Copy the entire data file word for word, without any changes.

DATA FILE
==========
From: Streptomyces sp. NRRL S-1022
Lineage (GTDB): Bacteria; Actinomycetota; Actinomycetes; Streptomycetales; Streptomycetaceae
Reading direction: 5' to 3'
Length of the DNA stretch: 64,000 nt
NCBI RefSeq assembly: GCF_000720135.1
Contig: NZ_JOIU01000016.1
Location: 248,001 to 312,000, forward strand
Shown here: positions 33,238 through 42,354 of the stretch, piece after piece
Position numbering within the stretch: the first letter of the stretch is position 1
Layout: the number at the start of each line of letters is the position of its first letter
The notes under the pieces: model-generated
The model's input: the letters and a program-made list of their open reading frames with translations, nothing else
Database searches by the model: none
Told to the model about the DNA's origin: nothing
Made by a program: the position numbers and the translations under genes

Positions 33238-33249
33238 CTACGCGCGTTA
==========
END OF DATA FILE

From: Streptomyces sp. NRRL S-1022
Lineage (GTDB): Bacteria; Actinomycetota; Actinomycetes; Streptomycetales; Streptomycetaceae
Reading direction: 5' to 3'
Length of the DNA stretch: 64,000 nt
NCBI RefSeq assembly: GCF_000720135.1
Contig: NZ_JOIU01000016.1
Location: 248,001 to 312,000, forward strand
Shown here: positions 33,238 through 42,354 of the stretch, piece after piece
Position numbering within the stretch: the first letter of the stretch is position 1
Layout: the number at the start of each line of letters is the position of its first letter
The notes under the pieces: model-generated
The model's input: the letters and a program-made list of their open reading frames with translations, nothing else
Database searches by the model: none
Told to the model about the DNA's origin: nothing
Made by a program: the position numbers and the translations under genes

Positions 33238-33249
33238 CTACGCGCGTTA